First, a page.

The European Commission’s Food and Veterinary Office released an audit report raising serious concerns about the reliability of controls on horses slaughtered in Canada for export of horsemeat to the EU. Amongst other things, the audit confirmed that it cannot be guaranteed that horses, particularly those exported from the US, have not been treated with illegal substances during the six months prior to slaughter. Humane Society International issued the following press statements in response:

HSI’s EU Executive Director Dr Joanna Swabe said: “For years, Humane Society International has repeatedly sounded the alarm about horsemeat entering the food chain from Canada that does not fully meet EU safety standards. FVO audits have consistently identified serious problems with the lack of traceability of American and Canadian horses slaughtered for export to the EU, particularly regarding veterinary medical treatment records. It is high time that the Commission takes action and suspends all horsemeat imports from Canada.”

HSI/Canada Campaign Manager Ewa Demianowicz said: “The blatant flaws of the cruel horse slaughter industry have been proven time and time again. The horsemeat produced in Canada for human consumption poses serious health risks for consumers around the world, and Canadian Food Inspection Agency regulations cannot guarantee that Canadian horsemeat is compliant with EU food safety standards. It is appalling that the Canadian government has still failed to ban this practice, despite these risks and documented flaws.”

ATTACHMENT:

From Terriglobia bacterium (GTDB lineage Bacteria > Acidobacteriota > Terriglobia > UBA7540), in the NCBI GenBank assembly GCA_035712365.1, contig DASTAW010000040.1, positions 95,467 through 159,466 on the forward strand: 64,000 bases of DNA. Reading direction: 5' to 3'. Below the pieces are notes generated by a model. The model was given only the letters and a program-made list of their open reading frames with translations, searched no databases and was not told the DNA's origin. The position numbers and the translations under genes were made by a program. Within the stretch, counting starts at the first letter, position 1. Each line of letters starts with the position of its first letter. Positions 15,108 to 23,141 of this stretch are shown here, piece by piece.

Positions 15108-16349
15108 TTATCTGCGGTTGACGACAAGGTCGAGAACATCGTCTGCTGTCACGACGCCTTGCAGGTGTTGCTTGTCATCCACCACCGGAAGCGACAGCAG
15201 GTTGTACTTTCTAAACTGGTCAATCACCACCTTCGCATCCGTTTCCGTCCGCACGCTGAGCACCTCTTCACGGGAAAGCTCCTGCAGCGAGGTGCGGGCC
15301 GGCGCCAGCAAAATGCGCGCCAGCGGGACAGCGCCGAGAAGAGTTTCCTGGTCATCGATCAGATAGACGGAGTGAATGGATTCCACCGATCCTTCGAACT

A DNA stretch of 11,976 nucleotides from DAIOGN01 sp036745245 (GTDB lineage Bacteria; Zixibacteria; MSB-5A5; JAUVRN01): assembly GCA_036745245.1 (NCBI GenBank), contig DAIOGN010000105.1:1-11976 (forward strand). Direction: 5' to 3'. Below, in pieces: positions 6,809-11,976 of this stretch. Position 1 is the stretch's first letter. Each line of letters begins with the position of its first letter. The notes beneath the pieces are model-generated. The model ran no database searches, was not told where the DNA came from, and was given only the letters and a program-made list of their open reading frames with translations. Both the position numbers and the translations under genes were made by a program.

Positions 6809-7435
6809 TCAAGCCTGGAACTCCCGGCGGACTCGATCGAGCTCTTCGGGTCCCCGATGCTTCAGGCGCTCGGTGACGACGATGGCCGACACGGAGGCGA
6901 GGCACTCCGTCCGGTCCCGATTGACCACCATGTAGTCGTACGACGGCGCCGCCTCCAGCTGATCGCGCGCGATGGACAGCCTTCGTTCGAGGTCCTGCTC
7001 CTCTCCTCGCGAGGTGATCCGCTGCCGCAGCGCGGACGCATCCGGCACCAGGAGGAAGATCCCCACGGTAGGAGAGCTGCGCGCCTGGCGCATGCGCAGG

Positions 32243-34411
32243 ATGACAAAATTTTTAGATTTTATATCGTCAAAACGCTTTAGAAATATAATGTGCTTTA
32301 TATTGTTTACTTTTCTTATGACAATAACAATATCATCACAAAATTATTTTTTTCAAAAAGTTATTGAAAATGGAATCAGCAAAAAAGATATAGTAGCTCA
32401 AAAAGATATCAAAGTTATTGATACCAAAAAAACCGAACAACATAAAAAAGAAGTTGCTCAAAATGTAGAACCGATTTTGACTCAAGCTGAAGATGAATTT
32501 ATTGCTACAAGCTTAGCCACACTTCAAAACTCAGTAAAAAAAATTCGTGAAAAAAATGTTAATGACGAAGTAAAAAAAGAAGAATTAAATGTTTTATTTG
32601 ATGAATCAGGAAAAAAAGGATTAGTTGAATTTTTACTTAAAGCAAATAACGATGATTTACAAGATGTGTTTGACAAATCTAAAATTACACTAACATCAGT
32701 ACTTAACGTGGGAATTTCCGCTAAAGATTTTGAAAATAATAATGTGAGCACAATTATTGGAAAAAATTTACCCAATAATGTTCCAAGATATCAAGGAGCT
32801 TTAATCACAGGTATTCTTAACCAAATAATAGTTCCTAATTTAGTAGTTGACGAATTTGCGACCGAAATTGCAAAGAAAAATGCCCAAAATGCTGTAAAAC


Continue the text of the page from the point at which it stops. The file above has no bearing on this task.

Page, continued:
In December 2014, the EU suspended imports of horsemeat from Mexico due to similar traceability concerns, particularly with respect to horses of US origin. In the US, veterinary medicine products and other substances banned for use in food animals are broadly administrated to horses and lifetime medical record-keeping is not mandatory or practiced.
HSI urges the European Commission to impose a moratorium covering Canada and any other horsemeat-exporting country to the EU that does not fully comply with EU food safety requirements.

• Since July 31st 2010, the EU has required that the only horses allowed to be slaughtered for export within the Union are those with a known lifetime medical treatment history and medicinal treatment records that show they have not been treated with banned substances and satisfy the veterinary medicine withdrawal periods.

• The latest Food and Veterinary Office audit in Canada concluded that it cannot be ensured that horses slaughtered in Canada for export to the EU have not been treated with substances, which are not permitted in the EU, in particular hormonal growth promotants.

• HSI recently submitted a petition to the European Parliament urging action to ensure the Commission moves to protect the health of EU consumers by suspending the import of horsemeat from non-EU countries that do not meet EU import requirements.